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How to Protect Feta Cheese From Listeria Monocytogenes


Feta cheese is a famous cheese made from cow’s milk that is often flavored with herbs. Some varieties of feta cheese are Greek feta cheese and Cotija cheese. The latter is a Latin American variety of feta cheese.

Greek feta cheese

Feta cheese is a popular food in Greece. Its name is derived from the Greek words Feta and phosphates, which means “fresh.”

Feta is a soft, brined cheese that combines sheep’s and goat’s milk. It is produced in different regions of Greece and is one of the most popular cheeses in the world.

Feta has a long history and has been associated with the Greek gods for thousands of years. In ancient times, cheese was a major food item for the Greeks.

Today, Feta is used in a variety of dishes. For example, it can be used as a condiment on a Greek salad, wrapped in phyllo dough, or drizzled with honey.

Authentic Feta is made with local milk. The milk is combined with rennet to produce a curd. The curd is then pressed into molds.

A PDO (Protected Designation of Origin) product has been protected and recognized by the European Commission. This helps preserve the quality of regional foods and protects fraudulent products from being sold.

Cotija cheese

Cotija cheese and feta cheese are two famous cheese commonly used in Mexican dishes. They are both excellent ingredients for topping tacos, chilaquiles, and enchiladas. However, they are also delicious in a variety of other recipes.

Cotija is a salty, crumbly cheese used to enhance many dishes. It is perfect for topping tacos, chilaquiles, enchiladas, or Mexican street corn. You can purchase it in various forms, including pre-grated and ungrated.

The traditional form of cotija is made from unpasteurized milk from pasture-raised cows. These curds are then pressed into large cylinders, which are then milled.

There are also vegan versions of cotija available. You can make your cotija with almonds, salt, and nutritional yeast. This is an excellent alternative to store-bought cotija.

Another great substitute for cotija is Romano. Romano is made from goat or cow milk and is similar to cotija in texture. Despite its strong flavor, Romano is a good substitute for cotija, especially for fondue.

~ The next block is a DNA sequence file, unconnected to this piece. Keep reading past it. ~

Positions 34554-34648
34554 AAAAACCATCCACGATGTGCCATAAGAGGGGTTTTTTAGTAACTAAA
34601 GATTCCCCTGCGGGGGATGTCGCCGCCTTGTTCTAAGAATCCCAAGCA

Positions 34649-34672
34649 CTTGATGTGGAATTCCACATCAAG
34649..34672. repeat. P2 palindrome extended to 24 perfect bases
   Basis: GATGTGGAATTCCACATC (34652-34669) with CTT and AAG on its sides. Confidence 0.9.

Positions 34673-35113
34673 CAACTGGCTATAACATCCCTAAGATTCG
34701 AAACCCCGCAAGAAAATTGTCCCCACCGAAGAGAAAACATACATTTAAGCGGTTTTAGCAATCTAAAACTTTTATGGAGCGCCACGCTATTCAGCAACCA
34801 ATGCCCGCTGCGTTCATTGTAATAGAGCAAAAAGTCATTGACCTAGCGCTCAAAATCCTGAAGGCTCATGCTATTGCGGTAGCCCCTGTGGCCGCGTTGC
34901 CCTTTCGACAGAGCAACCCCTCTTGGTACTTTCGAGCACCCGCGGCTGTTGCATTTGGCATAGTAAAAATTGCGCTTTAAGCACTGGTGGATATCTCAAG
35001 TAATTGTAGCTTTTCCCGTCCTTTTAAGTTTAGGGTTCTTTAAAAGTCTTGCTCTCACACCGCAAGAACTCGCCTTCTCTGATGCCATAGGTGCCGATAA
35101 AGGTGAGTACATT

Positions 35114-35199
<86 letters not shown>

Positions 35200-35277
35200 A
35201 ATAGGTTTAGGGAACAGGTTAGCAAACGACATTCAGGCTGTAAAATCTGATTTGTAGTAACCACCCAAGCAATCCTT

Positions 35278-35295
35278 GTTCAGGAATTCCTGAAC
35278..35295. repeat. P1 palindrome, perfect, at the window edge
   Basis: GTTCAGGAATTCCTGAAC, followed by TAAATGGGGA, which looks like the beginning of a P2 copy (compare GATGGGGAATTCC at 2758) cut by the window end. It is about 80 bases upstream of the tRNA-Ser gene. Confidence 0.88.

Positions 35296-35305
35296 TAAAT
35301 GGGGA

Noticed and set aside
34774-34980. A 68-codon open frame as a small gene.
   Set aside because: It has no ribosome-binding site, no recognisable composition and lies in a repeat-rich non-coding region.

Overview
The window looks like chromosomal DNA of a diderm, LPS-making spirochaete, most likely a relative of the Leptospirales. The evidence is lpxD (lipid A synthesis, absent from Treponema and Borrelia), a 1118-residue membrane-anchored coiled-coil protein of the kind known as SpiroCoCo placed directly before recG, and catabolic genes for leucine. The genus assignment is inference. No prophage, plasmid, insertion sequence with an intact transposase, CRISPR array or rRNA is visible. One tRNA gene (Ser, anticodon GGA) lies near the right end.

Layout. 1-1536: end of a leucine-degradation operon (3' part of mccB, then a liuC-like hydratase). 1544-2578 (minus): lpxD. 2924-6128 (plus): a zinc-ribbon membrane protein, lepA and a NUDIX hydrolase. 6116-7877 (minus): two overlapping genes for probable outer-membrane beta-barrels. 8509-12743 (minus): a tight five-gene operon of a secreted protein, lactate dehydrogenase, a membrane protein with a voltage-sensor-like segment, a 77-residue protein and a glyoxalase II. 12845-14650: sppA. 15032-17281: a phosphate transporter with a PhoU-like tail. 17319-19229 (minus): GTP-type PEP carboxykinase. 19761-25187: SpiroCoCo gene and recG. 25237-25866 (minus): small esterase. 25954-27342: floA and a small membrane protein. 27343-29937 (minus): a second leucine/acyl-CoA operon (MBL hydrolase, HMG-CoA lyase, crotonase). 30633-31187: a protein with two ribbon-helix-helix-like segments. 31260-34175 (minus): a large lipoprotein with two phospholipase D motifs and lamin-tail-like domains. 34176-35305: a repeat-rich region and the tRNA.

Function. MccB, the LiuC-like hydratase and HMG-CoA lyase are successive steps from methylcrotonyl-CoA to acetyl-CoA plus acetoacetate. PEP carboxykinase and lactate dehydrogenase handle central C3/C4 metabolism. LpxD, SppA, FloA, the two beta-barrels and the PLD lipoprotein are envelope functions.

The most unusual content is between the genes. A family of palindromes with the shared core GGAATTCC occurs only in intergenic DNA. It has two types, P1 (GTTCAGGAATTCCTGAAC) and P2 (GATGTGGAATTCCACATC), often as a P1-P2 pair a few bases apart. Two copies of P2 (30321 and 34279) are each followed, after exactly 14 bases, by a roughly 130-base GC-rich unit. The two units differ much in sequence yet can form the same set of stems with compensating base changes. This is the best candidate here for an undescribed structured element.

Listeria monocytogenes

Listeria monocytogenes is a psychrotrophic pathogen found in many animals, including birds, fish, and crustaceans. It is particularly harmful to people with compromised immune systems. Symptoms include diarrhea, nausea, and fever. Pregnant women, the elderly, and people with chronic diseases are especially susceptible.

Listeria can contaminate food, water, and soil. In addition, the bacteria can multiply to dangerous levels while stored or transported. Therefore, it is essential to test products against microbiological criteria.

Foods with a potential risk of Listeria growth include soft and semi-hard cheeses. However, a case-by-case approach is recommended.

Cheeses made from pasteurized milk are considered to be lower risk. Although cheeses may be safe, unsanitary conditions during manufacture can still result in contamination. For example, contaminated milk could enter the coagulation process and contaminate the final product.

Pasteurization kills the bacterium effectively but can still result in a risk of contamination. This is one reason the Centers for Disease Control and Prevention warn against eating soft cheeses during pregnancy.

Shelf life

The shelf life of feta cheese varies depending on how it’s stored. It can stay fresh for months when packed in brine, but it can be spoilt in just a few hours if stored improperly. If you don’t want to throw it away, you can try a few simple strategies to extend its lifespan.

To get the most extended shelf life, you should store Feta in an airtight container. You can use plastic wrap or wax paper to keep moisture out. Using aluminum foil can also slow down the rate at which Feta deteriorates.

Whether you’re storing Feta in the fridge or the freezer, make sure it’s sealed. Leaving it open in the refrigerator can lead to mold, which is terrible for your health.

In the freezer, Feta can last for about a month. After that, however, the flavor and texture will change. So, if you’re preparing a recipe that calls for Feta, you’ll want to choose a ripe cheese to ensure it has the freshest taste possible.